👷♂️ Work in Progress 🚧
This article is developing. I am probably still piecing the fragments of ideas in the right places. Feel free to poke me on Twitter to finish this piece.
After working on various software projects, I pondered the concept of good documentation. Each software project is unique, and even software that shares similar architectures and functionalities may require a different set of documentation to point out the differences.
Documentation provides a mental map and a starting point for new users to interact with or modify parts of the software.
Here are a collection of tips that other developers are sharing on good documentation:
Having a self-documenting codebase that adheres to some form of coding guidelines can improve the readability and understandability of the code.
Some tips from Mike Cronin on writing self-documenting code
- Don’t use magic numbers; always give a name for numbers.
- Use clear variable names, avoid using acronyms as much as possible
- Refactor with tiny, named functions; Don't Repeat Yourself
Swyx reminds us to write docs with user-centric goals
- Think about the user profile of your readers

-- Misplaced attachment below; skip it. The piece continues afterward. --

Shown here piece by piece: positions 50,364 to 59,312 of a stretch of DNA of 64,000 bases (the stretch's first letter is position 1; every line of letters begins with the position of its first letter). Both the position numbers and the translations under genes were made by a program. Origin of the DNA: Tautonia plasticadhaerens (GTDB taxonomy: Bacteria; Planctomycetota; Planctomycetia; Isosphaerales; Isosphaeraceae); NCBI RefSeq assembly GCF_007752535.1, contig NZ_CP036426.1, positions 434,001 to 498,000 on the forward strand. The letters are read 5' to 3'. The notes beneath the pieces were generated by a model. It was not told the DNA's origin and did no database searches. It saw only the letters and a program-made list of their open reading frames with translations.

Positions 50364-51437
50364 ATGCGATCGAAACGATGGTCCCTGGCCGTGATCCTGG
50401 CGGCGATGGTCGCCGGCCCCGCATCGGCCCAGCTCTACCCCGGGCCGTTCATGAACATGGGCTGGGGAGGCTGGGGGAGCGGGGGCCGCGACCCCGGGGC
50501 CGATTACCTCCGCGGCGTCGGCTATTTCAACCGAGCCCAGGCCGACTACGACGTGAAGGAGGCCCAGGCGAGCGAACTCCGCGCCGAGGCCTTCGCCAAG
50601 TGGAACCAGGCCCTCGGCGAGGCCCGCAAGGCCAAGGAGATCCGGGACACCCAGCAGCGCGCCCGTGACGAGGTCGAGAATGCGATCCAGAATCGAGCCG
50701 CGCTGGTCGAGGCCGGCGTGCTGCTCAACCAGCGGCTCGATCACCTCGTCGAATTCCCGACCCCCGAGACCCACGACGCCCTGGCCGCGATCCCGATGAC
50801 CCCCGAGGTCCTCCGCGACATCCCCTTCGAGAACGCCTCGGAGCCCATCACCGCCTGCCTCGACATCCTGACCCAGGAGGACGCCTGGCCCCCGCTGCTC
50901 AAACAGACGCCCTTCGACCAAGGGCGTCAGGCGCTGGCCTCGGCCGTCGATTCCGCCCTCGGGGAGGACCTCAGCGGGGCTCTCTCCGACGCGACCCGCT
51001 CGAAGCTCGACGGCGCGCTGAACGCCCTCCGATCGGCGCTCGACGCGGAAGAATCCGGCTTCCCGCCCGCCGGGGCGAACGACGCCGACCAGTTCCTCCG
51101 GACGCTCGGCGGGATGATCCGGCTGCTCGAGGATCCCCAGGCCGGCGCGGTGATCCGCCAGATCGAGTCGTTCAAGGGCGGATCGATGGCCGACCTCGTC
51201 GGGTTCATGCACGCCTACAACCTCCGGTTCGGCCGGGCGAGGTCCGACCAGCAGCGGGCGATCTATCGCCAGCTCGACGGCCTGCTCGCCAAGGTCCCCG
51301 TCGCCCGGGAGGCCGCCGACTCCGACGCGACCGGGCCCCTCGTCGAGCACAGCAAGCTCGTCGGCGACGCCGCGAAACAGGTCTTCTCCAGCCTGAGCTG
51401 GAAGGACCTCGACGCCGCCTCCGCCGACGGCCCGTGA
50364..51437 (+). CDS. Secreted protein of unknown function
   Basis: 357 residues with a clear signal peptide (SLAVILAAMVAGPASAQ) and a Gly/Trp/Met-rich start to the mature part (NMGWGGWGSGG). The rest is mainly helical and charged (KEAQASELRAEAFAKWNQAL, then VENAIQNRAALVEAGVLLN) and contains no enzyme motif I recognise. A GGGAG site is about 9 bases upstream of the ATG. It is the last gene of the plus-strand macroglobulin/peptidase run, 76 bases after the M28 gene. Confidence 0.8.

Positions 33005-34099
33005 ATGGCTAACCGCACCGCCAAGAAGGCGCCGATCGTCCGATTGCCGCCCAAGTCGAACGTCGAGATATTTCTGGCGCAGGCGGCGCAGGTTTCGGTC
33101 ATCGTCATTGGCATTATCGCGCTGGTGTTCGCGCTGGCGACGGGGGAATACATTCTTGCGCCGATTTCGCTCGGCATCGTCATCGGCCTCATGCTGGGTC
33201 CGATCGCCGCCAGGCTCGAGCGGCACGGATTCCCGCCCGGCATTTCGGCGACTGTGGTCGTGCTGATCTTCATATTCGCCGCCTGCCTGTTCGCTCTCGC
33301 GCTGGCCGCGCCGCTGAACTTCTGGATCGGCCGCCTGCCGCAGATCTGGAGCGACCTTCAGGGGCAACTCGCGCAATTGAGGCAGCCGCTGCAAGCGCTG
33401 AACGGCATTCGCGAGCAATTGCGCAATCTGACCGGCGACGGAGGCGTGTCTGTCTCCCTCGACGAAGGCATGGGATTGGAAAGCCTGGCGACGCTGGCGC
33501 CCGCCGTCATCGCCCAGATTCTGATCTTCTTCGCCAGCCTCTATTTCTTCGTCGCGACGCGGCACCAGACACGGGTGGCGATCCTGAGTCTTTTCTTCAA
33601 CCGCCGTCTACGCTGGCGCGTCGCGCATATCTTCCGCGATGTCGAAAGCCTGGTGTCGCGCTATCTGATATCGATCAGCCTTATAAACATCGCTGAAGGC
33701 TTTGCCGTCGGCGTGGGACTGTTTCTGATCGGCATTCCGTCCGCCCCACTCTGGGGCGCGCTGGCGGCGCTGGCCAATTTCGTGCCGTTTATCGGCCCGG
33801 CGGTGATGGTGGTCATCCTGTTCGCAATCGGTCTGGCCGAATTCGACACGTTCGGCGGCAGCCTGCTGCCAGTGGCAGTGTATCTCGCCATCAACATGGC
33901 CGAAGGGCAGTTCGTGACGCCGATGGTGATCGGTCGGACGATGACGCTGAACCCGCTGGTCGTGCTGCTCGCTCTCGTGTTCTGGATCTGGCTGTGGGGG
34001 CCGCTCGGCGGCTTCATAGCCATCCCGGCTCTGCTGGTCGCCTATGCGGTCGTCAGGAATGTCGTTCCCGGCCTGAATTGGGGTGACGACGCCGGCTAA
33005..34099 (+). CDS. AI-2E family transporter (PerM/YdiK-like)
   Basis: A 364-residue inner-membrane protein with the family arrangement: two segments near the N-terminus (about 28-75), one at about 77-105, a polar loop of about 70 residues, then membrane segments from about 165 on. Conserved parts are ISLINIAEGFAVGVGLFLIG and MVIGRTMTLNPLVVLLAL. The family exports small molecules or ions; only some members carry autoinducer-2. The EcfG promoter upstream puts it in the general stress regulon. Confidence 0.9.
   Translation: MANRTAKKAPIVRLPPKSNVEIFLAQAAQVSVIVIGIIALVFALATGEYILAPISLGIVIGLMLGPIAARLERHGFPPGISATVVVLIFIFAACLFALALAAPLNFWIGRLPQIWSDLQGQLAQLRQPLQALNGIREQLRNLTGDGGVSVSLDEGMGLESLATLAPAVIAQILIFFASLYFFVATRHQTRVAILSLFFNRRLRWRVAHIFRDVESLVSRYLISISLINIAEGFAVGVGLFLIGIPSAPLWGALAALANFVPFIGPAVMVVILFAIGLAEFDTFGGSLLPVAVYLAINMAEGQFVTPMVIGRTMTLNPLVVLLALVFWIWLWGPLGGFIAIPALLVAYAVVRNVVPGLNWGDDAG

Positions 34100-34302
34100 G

|Beginners||get to success as quickly as possible, avoid/recover from mistakes|
|Intermediate||contrast with comparable projects, learn every API/option|
|Experts||keep up with changes and future plans|
|Contributors||How to contribute, how the project is setup|
Aleksey Kladov encourages adding an ARCHITECTURE.md file to describe the high-level architecture of the project. It offers a low-effort high-leverage way for other developers to contribute to the project as it gives them a better understanding of the project.
A collection of documentation tools:
Swagger: Generate documentation for your API endpoints
Storybook: A UI component explorer for developing UI components in isolation and documenting component stories
readme.so: An editor to quickly add and customize all the sections you need for your project's readme